A Sustainable Workforce Starts With You

Three Ways to Make an Impact in Workforce Development

In two years, Gen Z is expected to make up one-fifth of the workforce. With 40% of workers estimated to retire by 2030, the construction industry knows that it needs this generation to choose construction.

Yet the estimated workforce shortages and skills gap that we’re facing indicate a distinct lack of new workers joining the industry. The research project, “Restoring the Dignity of Work,” points out that it takes anywhere from eight to 12 years for a craft professional to go from entry-level to fully trained. With the length of time it takes to gain experience, the industry must place an emphasis on recruitment and training.

What can the industry do to start making progress in workforce development?

Reach Parents

The first step is begin reaching parents. “Restoring the Dignity of Work” points out that parents are among the main influencers in the career-decision making process of young people. A recent survey of parents, sponsored by NCCER, found that, while 71% respondents would show some sort of support if their child chose a career of construction, 70% would be unlikely to actually advise their child to choose the industry.

To begin changing the perceptions of a career in construction, industry needs to engage in image enhancement campaigns. This includes using dignity in our own language by replacing terms such as “blue collar” with “craft professional” and “middle skilled” with “highly skilled.”

Other areas of image enhancement include showing how safety is held in high regard by the industry, demonstrating the career advancement opportunities available, and showcasing the high salaries that can be earned with little-to-no debt. Build Your Future has free resources industry can use to reach parents, including fact blogs, social media graphics, success stories and more.

Partner with Education

“Restoring the Dignity of Work” recommends the industry work toward establishing and strengthening career awareness and education opportunities. Industry involvement in both secondary and postsecondary programs are completely necessary if they are to succeed.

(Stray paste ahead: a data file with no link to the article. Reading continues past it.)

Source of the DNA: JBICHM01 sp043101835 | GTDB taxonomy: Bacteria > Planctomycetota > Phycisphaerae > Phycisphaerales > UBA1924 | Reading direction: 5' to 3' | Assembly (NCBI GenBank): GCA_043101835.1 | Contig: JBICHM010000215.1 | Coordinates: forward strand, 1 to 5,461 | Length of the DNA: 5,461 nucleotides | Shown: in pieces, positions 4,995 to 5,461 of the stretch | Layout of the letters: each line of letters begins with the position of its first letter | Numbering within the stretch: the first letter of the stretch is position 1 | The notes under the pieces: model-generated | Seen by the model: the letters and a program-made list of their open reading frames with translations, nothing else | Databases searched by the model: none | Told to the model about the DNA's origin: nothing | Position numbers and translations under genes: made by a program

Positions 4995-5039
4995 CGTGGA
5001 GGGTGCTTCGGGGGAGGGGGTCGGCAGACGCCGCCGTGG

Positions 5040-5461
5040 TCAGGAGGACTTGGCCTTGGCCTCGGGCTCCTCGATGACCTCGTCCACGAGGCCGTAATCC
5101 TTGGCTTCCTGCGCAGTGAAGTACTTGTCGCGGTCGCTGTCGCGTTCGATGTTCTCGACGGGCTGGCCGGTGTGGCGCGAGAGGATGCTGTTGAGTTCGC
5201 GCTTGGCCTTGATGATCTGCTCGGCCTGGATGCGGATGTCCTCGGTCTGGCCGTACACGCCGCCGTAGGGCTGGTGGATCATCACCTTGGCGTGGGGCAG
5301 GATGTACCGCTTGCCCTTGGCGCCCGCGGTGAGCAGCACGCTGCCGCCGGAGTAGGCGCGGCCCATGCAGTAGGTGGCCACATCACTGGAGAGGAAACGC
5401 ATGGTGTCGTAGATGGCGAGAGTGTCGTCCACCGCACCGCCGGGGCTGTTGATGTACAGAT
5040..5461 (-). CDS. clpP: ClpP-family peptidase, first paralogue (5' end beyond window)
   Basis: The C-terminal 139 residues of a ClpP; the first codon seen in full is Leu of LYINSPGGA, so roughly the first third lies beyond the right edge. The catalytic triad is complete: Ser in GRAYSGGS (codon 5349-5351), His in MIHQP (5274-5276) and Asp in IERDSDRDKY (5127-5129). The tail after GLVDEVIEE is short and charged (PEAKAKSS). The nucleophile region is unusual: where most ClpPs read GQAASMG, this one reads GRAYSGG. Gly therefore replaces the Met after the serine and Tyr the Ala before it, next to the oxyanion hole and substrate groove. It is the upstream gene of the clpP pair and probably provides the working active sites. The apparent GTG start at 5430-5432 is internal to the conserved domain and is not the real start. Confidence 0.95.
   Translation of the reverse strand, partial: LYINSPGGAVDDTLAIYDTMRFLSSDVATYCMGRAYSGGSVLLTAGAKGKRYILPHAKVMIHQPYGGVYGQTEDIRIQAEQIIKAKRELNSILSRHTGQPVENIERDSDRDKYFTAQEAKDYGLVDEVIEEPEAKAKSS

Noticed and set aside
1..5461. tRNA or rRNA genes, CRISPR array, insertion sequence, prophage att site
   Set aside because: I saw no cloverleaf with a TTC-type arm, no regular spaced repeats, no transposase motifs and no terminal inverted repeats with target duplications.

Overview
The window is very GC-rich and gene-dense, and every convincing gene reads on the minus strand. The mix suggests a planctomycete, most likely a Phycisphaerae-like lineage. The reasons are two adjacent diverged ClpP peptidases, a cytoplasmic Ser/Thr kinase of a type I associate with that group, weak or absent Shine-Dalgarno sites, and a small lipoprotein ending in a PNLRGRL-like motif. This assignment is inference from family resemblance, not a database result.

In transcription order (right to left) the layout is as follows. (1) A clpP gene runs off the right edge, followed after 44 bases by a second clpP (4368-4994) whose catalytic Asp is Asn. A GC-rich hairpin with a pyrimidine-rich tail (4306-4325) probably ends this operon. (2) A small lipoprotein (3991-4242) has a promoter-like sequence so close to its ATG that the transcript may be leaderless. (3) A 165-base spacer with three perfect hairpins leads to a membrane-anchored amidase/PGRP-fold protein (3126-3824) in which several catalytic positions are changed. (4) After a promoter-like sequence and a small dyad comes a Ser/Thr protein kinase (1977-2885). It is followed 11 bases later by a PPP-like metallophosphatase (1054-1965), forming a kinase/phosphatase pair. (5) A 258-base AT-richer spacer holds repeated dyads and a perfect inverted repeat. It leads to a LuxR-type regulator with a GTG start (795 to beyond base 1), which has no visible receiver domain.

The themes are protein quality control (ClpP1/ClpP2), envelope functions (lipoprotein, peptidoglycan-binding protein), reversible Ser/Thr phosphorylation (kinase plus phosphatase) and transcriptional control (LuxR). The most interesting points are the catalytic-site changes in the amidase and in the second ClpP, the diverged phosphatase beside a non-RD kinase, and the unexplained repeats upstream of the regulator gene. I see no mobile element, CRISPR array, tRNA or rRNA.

Garrett High School’s Career Development program receives a significant portion of their funding from the community. Beyond financial support, area businesses are involved in the program by interviewing students, offering mentorships, providing employment and sitting on the advisory board.

Central Arizona College’s (CAC) craft program was losing interest with fewer than 10 students enrolled annually until they partnered with industry. Sundt Construction worked with CAC to update their program and offer five areas of study that provided relevant career pathways. The partnership is a true one — Sundt provides direct employee interaction with students, materials for the classes and instructors for two of the pathways.

Make Training a Requirement

Much like owners hold contractors to a high standard in safety performance, the same commitment needs to be given to workforce development when awarding contracts.

Southern Company has implemented a scoring metric for how involved their contractors are in workforce development. Eddie Clayton, contracting and workforce development strategies manager for Southern Company, said, “At the end of the day, we’ll only have the contractors who are most engaged on our bid list for our construction and maintenance projects.”

Smaller companies are also making training a key part of their businesses’ culture. Schaffhouser Electric Company has about 50 employees, all of which are involved in some level of training. The CEO has identified training as a way to set the company apart from competitors.

From showing parents the dignity of a construction career to ensuring education has the resources needed to train, it’s vital that industry is involved in workforce development. The perception of working in construction has become detrimental to the industry’s ability to thrive. Construction is not just digging ditches, and we need students and their parents to recognize it for what it is — a career of choice.

Originally published in NCCER's Breaking Ground blog.